Can carpal tunnel in pregnancy cause pain and numbness in my hands and fingers?

Yes. Numbness, tingling, pain, or a dull ache in the fingers, hand, or wrist are all signs of carpal tunnel syndrome. This condition is very common in pregnant women as well as in people who make repetitive hand movements, such as working on an assembly line or a computer.

During pregnancy, symptoms of carpal tunnel tend to come and go and are often worse at night. Occasionally the discomfort can extend to your forearm and upper arm. In severe or chronic cases, your hand may feel clumsy or weak.

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Carpal tunnel syndrome in pregnancy can start any time, but it’s more likely to begin or worsen during the second trimester. Carpal tunnel syndrome usually affects both hands.

What causes carpal tunnel in pregnancy?

Fluid retention (which is common during pregnancy) can lead to carpal tunnel syndrome. Fluid retention causes swelling and increases pressure on the carpal tunnel, a bony canal formed by the wrist bones on three sides and a ligament that runs across the wrist on the other. The increased pressure in this relatively narrow and inflexible space compresses the median nerve that runs through it, causing the painful symptoms of carpal tunnel.

(The median nerve gives sensation to the thumb and the index, middle, and half of the ring finger and is also responsible for movement of a muscle at the base of the thumb.)

Pregnant women tend to retain more fluid in the second half of pregnancy, which is why symptoms are usually worse later in pregnancy.

How can I relieve the pain of carpal tunnel during pregnancy?

To relieve discomfort, try to identify what activities tend to cause or aggravate carpal tunnel syndrome for you, and limit those activities during pregnancy as much as you can. Doing yoga can improve hand strength and may relieve your symptoms.

You can also make adjustments to your workstation, such as:

  •  Adjust the height of your desk chair so your wrists don’t bend downward as you type on your computer.
  • Use an ergonomic keyboard or mouse.
  • Take short breaks to move your arms and stretch your hands.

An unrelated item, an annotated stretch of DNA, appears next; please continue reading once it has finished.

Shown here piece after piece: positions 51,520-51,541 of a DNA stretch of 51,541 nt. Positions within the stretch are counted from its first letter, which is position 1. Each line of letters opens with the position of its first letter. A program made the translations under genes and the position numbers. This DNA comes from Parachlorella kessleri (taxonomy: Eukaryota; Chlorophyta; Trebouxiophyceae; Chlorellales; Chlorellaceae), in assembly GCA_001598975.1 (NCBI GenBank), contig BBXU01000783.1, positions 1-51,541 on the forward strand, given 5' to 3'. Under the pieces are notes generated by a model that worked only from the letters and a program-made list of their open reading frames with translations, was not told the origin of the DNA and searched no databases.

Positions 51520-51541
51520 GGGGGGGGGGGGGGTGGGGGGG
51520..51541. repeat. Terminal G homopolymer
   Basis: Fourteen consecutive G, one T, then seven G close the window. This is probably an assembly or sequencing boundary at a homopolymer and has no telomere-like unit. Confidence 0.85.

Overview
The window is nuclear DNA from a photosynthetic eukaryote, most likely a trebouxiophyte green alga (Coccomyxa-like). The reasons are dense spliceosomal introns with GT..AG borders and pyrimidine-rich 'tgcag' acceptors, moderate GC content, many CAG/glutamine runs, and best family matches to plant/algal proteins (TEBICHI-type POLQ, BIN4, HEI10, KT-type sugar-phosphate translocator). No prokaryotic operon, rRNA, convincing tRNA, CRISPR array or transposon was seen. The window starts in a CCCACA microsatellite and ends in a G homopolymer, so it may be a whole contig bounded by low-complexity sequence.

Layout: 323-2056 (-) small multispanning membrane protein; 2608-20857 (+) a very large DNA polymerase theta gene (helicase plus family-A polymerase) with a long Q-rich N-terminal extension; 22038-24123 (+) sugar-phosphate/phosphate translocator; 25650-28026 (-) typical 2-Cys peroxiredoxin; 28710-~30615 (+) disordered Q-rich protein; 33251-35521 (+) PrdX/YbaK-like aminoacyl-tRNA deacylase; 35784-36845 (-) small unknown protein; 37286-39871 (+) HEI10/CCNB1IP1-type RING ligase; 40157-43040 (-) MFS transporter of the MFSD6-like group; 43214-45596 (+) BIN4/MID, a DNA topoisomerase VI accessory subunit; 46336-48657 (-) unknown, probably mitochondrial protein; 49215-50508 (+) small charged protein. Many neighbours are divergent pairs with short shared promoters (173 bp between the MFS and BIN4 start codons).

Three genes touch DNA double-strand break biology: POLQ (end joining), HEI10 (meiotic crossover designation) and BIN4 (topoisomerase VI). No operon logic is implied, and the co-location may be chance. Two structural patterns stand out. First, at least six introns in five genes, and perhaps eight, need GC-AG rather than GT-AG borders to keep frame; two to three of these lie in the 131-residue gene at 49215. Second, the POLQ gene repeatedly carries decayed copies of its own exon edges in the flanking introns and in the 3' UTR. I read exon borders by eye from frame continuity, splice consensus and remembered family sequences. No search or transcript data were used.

If symptoms bother you at night:

  • Avoid sleeping on your hands.
  • If you wake up with pain, try gently shaking your hands until the pain or numbness goes away.


When should I call my healthcare provider about carpal tunnel symptoms?

During pregnancy, contact your provider if the pain and numbness interfere with your sleep or daily routine and before taking any pain medication. Your provider may suggest wearing a wrist splint or hand brace, which often relieves carpal tunnel syndrome. Stabilizing the wrist in a neutral position (not bent) with a splint or brace slightly widens the carpal tunnel.

After delivery, symptoms of carpal tunnel syndrome may gradually go away without treatment as the swelling from pregnancy subsides, but they can last longer if you’re breastfeeding.

If symptoms persist after your baby is born, or if your symptoms are severe (meaning you have constant numbness, muscle weakness, or loss of sensation), be sure to mention it to your healthcare provider at one of your postpartum visits so you can get a referral to a specialist.

The specialist may suggest using a splint if you aren’t doing so and taking anti-inflammatory medication, such as ibuprofen (which isn’t recommended during pregnancy). If these treatments don’t help, the next step might be cortisone injections, ultrasound therapy, or physical therapy. In severe cases, minor surgery may be necessary to relieve the pressure on your median nerve.

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